So what we are going to do is leave all of the browser's UI alone and simply try to catch the error or leaving the page when it wasn't intended and to do this we need to make use of the beforeunload event. This is an HTML5 standard and browsers support it reasonably well but there are a few problems. In fact this very important event from the point of view of most web apps is a bit of a mess.
Notice that it isn't the same as the unload event which is widely supported. The beforeunload event occurs a the point that the browser is first notified that the user wants to leave the page. The page and its resources haven't been changed as yet and so the state is recoverable and if the user cancels the event the browser ignores the request and the page continues from where it was. The unload event happens after resources have been unloaded and before the new page starts loading. At the unload event the page state is not recoverable.
In other words, the beforeunload event is the only way of stopping the user leaving your page without loss of data.
The simplest way to intercept the user leaving the page is to define a handler for the beforeunload event directly. The HTML5 specification says that to give the user an opportunity to cancel the event you have to set the returnValue property of the event object.
This event fires in nearly all situations where the user leaves a page on most browsers. However none of the big three modern browsers popup a dialog box in this case. They all ignore the returnValue.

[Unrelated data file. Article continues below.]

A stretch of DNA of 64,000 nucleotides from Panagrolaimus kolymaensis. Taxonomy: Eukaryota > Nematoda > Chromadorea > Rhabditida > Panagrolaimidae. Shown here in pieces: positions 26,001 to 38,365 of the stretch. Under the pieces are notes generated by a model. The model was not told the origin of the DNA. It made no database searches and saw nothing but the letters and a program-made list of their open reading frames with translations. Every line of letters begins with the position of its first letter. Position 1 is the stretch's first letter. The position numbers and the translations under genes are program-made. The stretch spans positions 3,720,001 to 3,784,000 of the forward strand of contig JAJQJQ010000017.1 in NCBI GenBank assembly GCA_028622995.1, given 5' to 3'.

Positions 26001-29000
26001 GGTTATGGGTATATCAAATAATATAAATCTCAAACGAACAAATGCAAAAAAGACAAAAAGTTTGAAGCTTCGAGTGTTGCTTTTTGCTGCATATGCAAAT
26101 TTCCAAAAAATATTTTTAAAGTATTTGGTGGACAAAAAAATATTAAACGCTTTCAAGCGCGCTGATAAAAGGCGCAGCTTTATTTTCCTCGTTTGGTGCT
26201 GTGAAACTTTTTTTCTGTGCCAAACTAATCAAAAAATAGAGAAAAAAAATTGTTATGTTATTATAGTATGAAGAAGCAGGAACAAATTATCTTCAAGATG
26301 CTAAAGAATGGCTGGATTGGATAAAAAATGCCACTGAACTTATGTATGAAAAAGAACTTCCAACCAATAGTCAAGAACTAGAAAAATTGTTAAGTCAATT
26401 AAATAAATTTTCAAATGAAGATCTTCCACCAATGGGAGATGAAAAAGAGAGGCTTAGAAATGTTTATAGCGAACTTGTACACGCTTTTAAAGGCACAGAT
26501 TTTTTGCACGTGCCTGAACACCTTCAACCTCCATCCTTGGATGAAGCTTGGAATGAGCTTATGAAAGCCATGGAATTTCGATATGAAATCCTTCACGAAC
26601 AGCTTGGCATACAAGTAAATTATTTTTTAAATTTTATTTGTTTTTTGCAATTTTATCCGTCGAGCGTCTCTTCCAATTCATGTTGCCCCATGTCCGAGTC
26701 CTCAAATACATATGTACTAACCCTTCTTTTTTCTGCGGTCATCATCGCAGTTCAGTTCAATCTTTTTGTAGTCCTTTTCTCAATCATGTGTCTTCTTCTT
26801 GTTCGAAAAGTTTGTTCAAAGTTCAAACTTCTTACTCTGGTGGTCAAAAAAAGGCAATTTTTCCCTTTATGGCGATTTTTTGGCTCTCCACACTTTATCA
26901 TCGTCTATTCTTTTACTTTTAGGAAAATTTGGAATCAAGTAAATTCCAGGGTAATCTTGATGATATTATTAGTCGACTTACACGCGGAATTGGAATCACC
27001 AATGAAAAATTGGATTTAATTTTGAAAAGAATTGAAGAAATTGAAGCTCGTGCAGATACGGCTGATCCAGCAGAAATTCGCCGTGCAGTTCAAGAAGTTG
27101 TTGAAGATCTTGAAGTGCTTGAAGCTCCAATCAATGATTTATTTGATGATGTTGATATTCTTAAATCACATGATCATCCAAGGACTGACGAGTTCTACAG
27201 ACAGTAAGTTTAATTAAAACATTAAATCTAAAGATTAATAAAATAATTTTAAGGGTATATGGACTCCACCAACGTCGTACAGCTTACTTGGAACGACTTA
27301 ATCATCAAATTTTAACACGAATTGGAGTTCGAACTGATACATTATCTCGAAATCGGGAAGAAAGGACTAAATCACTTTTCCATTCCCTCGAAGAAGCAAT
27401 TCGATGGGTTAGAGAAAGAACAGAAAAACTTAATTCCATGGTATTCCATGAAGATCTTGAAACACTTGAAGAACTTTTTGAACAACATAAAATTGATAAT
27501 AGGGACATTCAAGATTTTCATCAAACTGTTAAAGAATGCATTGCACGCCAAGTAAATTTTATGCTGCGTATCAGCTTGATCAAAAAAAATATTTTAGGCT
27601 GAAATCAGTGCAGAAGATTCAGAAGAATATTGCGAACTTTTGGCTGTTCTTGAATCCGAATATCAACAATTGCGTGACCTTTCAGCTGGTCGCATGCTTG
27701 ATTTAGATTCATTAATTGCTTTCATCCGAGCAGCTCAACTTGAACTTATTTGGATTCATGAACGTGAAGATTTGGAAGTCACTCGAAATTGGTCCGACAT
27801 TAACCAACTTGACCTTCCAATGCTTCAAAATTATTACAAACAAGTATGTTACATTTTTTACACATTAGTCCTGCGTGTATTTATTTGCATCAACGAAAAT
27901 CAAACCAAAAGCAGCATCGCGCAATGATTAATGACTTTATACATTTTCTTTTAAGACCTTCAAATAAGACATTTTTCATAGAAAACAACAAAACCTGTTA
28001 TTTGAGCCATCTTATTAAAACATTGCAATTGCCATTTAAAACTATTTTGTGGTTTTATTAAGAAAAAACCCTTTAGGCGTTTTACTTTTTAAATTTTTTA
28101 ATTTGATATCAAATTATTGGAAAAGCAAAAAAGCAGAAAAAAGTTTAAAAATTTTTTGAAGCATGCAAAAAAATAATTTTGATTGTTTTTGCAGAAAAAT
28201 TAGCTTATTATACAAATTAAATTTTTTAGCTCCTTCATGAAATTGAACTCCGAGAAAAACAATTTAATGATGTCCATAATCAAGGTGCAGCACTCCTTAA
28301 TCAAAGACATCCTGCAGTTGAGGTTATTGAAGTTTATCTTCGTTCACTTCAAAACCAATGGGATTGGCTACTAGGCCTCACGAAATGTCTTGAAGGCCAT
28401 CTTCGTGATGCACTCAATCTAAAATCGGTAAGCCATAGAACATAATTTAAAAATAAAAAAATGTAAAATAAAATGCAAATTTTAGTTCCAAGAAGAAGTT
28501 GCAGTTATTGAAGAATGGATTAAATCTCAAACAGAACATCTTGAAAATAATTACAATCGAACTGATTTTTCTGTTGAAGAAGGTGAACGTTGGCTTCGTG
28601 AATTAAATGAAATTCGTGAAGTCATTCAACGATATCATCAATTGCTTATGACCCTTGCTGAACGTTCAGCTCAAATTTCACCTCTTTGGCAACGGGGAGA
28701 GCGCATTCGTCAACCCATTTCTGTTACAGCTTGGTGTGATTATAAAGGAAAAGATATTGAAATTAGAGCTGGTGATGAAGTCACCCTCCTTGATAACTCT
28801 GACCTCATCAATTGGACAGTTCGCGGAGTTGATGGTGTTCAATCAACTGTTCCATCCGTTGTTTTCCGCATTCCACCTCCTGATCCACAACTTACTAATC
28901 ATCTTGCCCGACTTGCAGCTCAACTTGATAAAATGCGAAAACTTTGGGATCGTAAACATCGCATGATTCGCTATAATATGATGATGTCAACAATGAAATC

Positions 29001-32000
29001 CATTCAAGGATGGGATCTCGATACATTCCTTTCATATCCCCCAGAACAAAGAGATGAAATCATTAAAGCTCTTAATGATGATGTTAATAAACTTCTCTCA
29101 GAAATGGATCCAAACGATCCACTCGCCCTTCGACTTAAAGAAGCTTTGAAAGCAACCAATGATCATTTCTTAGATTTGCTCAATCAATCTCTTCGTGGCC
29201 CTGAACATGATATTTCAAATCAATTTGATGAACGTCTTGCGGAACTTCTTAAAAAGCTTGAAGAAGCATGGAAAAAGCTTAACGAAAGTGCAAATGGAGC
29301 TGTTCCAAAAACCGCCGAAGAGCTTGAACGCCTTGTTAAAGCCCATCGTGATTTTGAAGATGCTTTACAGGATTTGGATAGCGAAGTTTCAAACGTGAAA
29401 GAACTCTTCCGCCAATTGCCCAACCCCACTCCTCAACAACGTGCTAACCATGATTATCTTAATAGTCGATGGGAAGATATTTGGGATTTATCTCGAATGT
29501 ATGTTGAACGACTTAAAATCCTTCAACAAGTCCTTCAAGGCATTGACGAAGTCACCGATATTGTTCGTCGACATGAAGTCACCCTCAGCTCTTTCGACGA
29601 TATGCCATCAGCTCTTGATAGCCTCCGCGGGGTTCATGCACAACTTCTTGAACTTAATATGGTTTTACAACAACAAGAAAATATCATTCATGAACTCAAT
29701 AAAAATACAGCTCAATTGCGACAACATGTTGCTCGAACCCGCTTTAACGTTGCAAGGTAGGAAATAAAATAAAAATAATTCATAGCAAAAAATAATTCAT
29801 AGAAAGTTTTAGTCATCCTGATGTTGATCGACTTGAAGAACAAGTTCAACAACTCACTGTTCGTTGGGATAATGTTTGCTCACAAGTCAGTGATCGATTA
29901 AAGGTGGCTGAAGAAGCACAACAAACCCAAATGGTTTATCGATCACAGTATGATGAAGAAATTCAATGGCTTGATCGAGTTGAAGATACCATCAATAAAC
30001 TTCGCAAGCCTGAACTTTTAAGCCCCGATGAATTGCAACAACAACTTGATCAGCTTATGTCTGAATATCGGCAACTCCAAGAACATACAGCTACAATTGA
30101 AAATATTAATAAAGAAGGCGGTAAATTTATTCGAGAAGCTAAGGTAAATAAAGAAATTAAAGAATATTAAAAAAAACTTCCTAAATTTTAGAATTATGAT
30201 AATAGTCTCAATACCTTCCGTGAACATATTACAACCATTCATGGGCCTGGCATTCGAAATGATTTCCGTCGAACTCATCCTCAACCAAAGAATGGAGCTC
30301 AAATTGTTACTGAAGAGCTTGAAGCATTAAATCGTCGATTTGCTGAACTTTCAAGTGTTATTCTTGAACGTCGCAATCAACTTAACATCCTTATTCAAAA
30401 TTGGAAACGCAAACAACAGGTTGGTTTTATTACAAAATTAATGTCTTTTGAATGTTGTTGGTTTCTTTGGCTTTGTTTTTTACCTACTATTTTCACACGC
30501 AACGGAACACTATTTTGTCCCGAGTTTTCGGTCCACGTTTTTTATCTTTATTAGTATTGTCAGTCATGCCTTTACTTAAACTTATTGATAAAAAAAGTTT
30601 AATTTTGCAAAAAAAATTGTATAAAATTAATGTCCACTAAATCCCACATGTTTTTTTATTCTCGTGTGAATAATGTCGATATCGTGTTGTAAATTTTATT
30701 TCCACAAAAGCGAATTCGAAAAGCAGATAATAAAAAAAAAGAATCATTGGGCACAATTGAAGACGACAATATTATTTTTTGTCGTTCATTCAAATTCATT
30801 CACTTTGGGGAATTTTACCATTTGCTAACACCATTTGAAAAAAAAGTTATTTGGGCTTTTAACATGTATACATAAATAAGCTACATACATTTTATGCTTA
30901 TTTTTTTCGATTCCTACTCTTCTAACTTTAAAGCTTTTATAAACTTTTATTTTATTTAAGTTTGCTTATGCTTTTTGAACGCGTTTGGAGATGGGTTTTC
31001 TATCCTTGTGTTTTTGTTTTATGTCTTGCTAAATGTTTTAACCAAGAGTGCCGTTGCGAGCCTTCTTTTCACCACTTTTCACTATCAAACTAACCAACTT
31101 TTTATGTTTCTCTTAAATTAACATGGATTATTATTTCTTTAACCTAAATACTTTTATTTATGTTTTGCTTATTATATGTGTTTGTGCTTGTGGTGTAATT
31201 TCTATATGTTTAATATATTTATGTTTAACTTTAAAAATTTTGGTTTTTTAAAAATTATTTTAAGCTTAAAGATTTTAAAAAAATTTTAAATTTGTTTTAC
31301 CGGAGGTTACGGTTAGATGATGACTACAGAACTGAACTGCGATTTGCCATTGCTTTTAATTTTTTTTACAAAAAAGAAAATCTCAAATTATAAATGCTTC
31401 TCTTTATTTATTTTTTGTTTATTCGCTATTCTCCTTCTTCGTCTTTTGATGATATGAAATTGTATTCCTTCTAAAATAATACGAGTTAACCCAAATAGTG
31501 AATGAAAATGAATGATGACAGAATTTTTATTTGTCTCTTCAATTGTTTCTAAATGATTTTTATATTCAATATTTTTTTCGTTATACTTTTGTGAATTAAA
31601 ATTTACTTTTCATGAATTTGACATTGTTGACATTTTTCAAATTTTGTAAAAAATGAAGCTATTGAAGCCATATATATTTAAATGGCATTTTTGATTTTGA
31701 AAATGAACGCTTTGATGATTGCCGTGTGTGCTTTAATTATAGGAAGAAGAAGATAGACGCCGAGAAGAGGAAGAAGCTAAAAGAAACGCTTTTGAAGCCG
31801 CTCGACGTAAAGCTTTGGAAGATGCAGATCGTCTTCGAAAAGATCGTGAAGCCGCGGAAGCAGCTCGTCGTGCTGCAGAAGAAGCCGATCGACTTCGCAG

If you change the final line to:
then IE does popup a dialog box - but not for the correct reason as window.event.returnValue is a Boolean.
To make the event handler work as we would like it to you can forget the HTML5 standard and simply return a non-empty string to provide the opportunity to cancel the page unload.
This in theory should also result in the browser displaying the text you supply but this doesn't always happen.
The latest version of Firefox (18) and the mobile version of Firefox does display a dialog box but it ignores your text:
The latest version of Chrome (24) and the mobile version of Chrome also displays a dialog box but this time it includes your text:
As is usually the case the problem case is IE but the good news is that both IE9 and IE10 work in the same way as Chrome i.e. they display a dialog box with the message:
The big problem with IE is that whether or not this works depends on the display mode used for the page - it only works in IE9 or 10 standards mode. To be sure that you encounter IE9 in standards mode the page has to include the meta tag:
in the page header. In standards mode IE9 supports both
You can do the same job using jQuery:
This works in most browsers but if you want to support earlier versions of IE, Firefox or Chrome then you are going to have to do some additional work. For example, in earlier versions of IE you need to use attachEvent or stick with jQuery. Earlier versions of IE also need you to set the window.event.returnValue. A reasonably good cross browser version is something like:
or better using jQuery:
Overall given that you are probably going to be needing HTM5 facilities for the rest of your app it is better to simply insist that the user has an up-to-date version of Firefox, Chrome or IE.
|Last Updated ( Tuesday, 19 March 2013 )|